The rescue action begins
The Swedish rescue action was to be carried out by the Swedish Red Cross, so much was ready. Some problems remained though. The Red Cross had neither resources nor personnel for an operation of this type. It required an organisation that could work in a belligerent country. This required special knowledge. The problem was solved when the army supplied personnel and material.
After the government decision the head of the army, lieutenant general Douglas, was assigned to organise a detachment. This body was made up of professionals and conscripts who volunteered. As it wasn’t possible for military personnel to act in a belligerent country, they would be free from duty under the duration of the rescue action. They would officially be Red Cross volunteers in the detachment.
Gathering in Hässleholm on March 8 the detachment consisted of three ambulance platoons with 12 buses each, one transport platoon with 12 lorries, a supply service platoon and baggage with cook, workshop and medical supplies. There were a total of 75 vehicles, of which 36 buses, with a manpower of 250 men, which was the number permitted by the Germans. The detachments total transport capacity was approximately 1000 people per trip. In shorter trips the lorries could be used too, which allowed for the transportation of around 1200 people.
Colonel Gottfrid Björck was appointed head of the operation and a Red Cross delegation of around twenty doctors and nurses accompanied the detachment under the supervision of Red Cross doctor G A Rundberg.
The journey from Hässleholm went in to stages, as there wasn’t space for all the vehicles on the ferry to Copenhagen. The first group went on March 9 and the second on the 10th. Before this the Foreign Ministry ordered the buses painted white. It took all night to paint them. One of the units was all ready loaded on to the Copenhagen ferry so all of Malmö’s painters were called in to get the vehicles painted. The work was finally completed during the voyage over to Denmark.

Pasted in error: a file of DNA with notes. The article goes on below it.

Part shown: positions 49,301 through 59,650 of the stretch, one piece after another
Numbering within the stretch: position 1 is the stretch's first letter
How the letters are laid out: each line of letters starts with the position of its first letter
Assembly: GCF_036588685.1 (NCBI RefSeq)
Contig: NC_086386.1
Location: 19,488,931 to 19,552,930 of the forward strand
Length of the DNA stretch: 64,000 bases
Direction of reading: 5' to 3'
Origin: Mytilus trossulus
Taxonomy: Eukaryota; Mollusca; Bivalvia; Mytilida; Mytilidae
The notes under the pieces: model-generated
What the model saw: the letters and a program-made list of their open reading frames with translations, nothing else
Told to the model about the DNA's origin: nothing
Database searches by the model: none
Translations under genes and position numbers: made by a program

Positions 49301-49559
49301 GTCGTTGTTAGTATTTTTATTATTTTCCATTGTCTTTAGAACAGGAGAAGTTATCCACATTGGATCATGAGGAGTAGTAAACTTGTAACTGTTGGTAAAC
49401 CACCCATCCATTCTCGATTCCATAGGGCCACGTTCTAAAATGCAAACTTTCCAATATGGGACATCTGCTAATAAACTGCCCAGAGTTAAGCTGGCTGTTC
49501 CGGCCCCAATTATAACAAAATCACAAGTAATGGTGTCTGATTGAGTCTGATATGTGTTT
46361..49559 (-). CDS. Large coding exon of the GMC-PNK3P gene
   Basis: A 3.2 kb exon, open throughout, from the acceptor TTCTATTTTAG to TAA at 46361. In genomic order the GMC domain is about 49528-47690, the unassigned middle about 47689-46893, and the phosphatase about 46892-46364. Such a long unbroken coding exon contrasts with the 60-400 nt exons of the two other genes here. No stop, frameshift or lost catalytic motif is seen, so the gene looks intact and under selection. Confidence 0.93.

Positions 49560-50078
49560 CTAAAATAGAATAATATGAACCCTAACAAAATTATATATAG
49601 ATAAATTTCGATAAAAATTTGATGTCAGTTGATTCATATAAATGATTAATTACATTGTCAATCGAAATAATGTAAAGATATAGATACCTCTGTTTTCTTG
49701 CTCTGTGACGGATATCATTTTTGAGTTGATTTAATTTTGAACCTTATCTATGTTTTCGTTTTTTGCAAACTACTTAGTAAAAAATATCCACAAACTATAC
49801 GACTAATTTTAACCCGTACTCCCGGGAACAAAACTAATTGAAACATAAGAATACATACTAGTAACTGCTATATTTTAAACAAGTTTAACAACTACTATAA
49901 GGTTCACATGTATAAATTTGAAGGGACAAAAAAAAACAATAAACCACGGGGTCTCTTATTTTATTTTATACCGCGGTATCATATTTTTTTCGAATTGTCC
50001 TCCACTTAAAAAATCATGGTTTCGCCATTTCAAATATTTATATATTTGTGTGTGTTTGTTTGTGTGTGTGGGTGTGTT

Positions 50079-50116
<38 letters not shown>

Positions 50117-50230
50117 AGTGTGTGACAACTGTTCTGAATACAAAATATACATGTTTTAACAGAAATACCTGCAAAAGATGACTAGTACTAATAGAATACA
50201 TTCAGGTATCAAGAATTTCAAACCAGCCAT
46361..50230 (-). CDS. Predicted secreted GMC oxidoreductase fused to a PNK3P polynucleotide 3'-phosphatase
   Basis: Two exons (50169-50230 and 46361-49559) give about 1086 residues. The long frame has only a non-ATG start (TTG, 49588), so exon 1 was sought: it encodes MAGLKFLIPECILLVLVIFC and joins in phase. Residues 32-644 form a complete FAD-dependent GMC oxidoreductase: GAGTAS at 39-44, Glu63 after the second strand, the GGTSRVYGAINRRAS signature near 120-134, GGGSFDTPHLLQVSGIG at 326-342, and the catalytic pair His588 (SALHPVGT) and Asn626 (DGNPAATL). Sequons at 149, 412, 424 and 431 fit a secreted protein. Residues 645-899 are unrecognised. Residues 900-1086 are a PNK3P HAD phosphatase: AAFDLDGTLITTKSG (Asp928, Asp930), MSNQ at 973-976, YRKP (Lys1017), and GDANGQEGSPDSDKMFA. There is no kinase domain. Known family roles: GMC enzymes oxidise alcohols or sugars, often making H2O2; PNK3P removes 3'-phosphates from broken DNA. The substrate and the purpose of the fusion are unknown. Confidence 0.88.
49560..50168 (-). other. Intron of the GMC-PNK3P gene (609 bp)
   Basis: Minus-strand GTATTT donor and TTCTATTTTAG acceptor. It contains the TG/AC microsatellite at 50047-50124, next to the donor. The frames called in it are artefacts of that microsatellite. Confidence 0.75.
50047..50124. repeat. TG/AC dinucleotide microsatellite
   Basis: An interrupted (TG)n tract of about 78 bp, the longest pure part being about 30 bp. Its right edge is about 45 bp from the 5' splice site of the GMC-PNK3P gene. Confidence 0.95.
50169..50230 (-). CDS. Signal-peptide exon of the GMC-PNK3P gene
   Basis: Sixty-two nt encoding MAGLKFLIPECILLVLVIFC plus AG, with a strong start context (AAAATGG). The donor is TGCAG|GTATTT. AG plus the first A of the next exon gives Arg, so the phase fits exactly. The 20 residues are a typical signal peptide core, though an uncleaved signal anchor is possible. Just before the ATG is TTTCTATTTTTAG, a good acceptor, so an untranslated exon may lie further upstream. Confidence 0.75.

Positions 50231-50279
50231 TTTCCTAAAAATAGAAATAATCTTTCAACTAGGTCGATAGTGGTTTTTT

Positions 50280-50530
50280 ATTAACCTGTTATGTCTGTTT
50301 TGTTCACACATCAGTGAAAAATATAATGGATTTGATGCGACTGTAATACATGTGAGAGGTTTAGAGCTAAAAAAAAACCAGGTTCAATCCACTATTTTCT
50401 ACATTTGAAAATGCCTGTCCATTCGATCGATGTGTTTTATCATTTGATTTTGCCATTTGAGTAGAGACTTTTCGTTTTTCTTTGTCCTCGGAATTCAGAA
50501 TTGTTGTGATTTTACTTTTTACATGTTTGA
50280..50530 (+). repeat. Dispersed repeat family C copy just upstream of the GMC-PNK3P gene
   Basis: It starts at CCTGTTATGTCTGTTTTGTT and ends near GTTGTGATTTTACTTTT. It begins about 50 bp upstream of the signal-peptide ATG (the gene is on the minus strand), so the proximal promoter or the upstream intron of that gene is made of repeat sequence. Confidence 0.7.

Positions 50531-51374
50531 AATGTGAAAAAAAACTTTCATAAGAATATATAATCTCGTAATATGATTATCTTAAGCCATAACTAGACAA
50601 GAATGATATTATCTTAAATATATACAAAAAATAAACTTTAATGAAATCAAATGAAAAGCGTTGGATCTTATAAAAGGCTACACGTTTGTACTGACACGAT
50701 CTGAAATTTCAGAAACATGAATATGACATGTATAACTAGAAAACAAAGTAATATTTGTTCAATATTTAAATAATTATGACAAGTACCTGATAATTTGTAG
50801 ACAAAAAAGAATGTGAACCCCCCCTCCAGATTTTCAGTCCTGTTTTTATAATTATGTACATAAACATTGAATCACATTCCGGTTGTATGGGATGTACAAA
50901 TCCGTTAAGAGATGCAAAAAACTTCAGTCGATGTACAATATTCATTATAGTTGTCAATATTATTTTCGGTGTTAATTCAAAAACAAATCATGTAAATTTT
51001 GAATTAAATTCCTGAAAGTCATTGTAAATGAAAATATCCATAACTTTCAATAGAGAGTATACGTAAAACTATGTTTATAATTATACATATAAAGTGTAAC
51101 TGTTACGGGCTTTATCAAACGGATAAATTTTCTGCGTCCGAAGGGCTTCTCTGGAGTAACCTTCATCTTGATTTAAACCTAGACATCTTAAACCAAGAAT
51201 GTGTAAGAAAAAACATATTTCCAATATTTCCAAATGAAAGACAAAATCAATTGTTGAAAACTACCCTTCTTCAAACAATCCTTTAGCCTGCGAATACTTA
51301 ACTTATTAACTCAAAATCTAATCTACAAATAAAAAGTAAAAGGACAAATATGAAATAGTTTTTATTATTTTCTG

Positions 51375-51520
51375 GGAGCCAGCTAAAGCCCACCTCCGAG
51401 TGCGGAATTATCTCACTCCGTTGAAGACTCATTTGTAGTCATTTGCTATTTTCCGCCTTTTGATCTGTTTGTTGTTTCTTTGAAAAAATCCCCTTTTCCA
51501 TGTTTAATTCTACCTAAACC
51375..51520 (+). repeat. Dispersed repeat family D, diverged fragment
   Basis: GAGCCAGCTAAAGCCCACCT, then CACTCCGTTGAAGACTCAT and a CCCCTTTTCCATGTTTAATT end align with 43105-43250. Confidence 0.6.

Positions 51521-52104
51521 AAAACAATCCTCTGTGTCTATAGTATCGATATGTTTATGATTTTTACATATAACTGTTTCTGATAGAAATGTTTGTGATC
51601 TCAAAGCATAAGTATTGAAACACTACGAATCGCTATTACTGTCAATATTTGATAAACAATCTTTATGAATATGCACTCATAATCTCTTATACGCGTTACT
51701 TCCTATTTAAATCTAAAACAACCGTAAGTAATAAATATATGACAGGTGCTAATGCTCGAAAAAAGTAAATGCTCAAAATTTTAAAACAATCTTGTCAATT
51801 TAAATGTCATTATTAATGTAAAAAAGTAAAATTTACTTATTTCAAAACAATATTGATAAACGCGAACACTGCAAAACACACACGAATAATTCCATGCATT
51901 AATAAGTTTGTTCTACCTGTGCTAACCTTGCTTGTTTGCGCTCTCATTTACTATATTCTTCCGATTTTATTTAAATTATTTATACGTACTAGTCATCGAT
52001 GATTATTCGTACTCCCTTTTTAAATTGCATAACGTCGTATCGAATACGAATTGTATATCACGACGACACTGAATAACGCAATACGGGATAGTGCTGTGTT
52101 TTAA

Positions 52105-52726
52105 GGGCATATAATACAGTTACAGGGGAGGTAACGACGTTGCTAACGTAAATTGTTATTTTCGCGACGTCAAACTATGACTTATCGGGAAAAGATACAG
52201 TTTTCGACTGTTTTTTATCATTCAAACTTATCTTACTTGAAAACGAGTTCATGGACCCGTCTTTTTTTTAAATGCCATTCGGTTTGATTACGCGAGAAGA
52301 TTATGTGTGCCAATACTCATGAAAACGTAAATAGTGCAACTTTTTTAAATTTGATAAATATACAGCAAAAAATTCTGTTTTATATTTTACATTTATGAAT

The Swedish rescue expedition arrived to Friedrichsruh near Hamburg on the 12th-13th of March 1945. Neuegamme camp, where all Scandinavians were to be gathered, was only a few miles away from the Danish border. Plans for how the transportation of the prisoners would be done were drawn up. The platoon lead by Major Sven Frykman was assigned to collect all the Danes and Norwegians from the
Sachsenhausen camp, north of Berlin. The rest of the detachment had a few days to prepare before making the long journey to southern Germany and Austria.
The first trip to Sachsenhausen was made on the 15th of March. The extraction did not go without complications. There were demands that the buses should be driven by German drivers with in the camp, or the prisoners would be forced to walk two kilometers to the outside of the
camp. After long negotiations the Swedish drivers were permitted to drive the buses one at a time each with a German guard.
The buses were escorted by the Gestapo who made sure that the detachment followed all their conditions for the extractions. During the following days ten trips were made to Sachsenhausen. They left Friedrichsruh at 5 p.m. and arrived in the camp at 1 a.m. This was the